Volkswagen Chattanooga has been creating jobs in the region for over a decade, with more than 4,000 workers there today. Recently, that workforce has also grown to include some non-human coworkers – a herd of about 50 sheep – who are essential to Chattanooga’s solar operations.
Volkswagen’s solar park, built in 2013, at the Chattanooga facility is one of the largest such facilities at a U.S. auto plant. The 9.5-megawatt solar system provides up to 12.5 percent of the plant’s electric needs during full production, with 33,600 solar modules spread over 33 acres next to the VW factory.
Nashville-based Silicon Ranch Corp. manages the Volkswagen solar farm in addition to other regenerative energy projects across the country. Currently, Silicon Ranch Corp. has about 6,000 of 11,000 acres nationwide beneath its solar panels used as grazing land for sheep—or what it calls “regenerative management.”
“Adaptive grazing with sheep is an efficient and cost-effective way to control vegetation and minimize erosion risks on utility scale solar facilities,” said Loran Shallenberger, Silicon Ranch Regenerative Energy Project Manager.
”The sheep keep the grasses low via grazing and trampling and the solar panels provide sheep with shade, minimizing heat stress in the height of summer. Regeneratively grazing sheep can help provide important ecological benefits, as well as a secondary and stable source of income for our farming partner.”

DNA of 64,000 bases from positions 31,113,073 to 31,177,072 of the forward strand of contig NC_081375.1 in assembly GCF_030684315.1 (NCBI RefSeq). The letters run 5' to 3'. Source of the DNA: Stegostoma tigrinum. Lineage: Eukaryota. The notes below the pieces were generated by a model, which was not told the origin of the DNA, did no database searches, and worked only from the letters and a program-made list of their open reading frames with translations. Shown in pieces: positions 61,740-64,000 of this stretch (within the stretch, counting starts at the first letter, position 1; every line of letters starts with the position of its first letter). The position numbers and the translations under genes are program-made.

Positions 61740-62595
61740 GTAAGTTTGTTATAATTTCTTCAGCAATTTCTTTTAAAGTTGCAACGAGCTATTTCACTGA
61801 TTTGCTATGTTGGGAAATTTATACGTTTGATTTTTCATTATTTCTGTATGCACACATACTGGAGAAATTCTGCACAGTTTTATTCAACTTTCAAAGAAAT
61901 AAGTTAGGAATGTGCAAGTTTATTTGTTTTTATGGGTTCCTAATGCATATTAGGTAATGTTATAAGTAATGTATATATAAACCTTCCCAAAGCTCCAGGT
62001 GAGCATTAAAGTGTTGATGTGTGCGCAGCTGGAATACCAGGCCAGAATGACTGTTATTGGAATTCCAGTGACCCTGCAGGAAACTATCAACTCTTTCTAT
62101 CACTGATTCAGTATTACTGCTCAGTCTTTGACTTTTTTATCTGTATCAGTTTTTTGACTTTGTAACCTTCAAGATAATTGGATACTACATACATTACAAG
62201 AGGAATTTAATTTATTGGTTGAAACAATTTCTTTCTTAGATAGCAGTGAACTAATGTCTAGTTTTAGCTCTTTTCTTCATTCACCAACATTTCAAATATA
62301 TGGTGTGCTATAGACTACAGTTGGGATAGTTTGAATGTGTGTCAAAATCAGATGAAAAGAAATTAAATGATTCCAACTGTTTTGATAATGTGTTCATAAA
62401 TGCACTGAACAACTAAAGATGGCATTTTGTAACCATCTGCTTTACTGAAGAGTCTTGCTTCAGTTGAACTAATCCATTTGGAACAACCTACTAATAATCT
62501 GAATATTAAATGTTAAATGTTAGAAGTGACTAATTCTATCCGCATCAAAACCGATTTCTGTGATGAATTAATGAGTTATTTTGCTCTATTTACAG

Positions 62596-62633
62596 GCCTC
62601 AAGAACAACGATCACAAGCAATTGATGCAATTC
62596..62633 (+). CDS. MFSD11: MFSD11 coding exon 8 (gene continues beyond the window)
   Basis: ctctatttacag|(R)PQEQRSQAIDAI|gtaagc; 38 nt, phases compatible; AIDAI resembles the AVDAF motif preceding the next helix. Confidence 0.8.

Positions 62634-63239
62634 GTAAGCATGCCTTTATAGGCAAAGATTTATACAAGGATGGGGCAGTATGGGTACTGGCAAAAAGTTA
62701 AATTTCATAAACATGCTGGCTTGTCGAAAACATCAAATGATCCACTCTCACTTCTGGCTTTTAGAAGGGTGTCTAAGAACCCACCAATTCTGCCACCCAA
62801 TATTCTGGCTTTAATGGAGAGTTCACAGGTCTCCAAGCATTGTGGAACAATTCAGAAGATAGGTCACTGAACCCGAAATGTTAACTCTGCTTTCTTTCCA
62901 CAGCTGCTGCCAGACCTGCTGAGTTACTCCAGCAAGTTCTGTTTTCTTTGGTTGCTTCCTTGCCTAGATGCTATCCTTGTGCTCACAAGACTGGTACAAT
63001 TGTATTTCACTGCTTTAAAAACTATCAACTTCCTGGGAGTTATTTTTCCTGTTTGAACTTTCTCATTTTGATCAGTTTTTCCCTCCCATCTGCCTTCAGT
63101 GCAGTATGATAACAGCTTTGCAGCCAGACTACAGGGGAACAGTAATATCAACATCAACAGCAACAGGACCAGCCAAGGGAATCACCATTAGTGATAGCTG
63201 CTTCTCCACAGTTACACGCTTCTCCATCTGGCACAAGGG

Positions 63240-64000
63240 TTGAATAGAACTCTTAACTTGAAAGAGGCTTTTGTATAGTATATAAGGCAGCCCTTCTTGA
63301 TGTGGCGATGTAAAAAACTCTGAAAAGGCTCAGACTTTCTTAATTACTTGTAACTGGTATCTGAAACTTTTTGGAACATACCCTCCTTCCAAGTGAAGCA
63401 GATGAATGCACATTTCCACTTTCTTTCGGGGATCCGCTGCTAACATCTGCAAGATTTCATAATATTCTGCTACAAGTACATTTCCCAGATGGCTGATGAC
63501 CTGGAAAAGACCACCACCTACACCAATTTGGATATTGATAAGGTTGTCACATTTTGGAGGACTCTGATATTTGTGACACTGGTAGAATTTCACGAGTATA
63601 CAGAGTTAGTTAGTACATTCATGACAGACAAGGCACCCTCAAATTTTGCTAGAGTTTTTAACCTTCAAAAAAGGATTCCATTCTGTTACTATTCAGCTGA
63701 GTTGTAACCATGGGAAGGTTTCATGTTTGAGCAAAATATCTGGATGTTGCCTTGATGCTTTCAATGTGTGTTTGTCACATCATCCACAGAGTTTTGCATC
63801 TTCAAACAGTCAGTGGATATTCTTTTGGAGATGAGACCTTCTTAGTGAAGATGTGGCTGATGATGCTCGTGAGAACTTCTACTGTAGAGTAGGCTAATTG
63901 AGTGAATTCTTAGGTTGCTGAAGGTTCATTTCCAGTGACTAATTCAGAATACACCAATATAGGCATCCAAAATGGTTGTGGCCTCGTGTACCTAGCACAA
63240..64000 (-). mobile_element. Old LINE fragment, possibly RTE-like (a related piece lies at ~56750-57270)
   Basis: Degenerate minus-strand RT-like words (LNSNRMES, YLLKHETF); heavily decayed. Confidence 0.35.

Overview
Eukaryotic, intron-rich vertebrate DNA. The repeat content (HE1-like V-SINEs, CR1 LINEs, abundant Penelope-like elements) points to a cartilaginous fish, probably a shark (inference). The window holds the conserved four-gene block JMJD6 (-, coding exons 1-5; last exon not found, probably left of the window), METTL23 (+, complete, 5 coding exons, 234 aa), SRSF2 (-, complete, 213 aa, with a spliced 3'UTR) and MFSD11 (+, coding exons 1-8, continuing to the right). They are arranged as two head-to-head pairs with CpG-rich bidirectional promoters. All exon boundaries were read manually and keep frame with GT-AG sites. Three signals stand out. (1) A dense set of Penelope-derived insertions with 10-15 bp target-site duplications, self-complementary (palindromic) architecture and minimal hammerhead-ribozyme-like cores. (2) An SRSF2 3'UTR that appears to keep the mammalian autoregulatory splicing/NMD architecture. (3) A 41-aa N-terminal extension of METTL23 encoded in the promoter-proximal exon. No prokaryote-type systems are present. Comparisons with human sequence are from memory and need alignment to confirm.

For solar farms, erosion can be problematic and the need for solid ground cover is incredibly important. At Chattanooga, about 50 sheep graze on the grass while fertilizing the soil at the same time, and unlike traditional mowers, sheep manage to get in hard-to-reach places to ensure the grass is neatly maintained.
The sheep move around the four different tracks of land of the solar farm to ensure grass can regenerate and the land isn’t overused. The sheep are reliable workers, munching through grass every day of the year in varying temperatures. To help keep the sheep safe, Silicon Ranch Corp. employs “rescue” donkeys to alert the sheep of any threatening wildlife.
“The solar park is another proof point of Volkswagen’s worldwide commitment to environmental protection,” said Tom du Plessis, chief executive of operations in Chattanooga. “Knowing that we are producing renewable energy maintained by more sustainable solutions like sheep makes this initiative an example for other large factories in the United States.”
Sheep are an adorable lawn-mowing solution that cause less damage than their goat friends, who are prone to jump on solar panels and bite through cables. The way sheep graze gives a uniform look to the grass they nibble and offers a more sustainable solution compared with gas powered mowers and clippers.
The solar farm mowed by sheep was integral in the Chattanooga Volkswagen facility achieving its initial Platinum LEED (Leadership in Energy and Environmental Design) status in 2011. The plant is a key part of Volkswagen strategy to make its business carbon neutral worldwide though electrification – and in this case, also embracing a natural maintenance solution.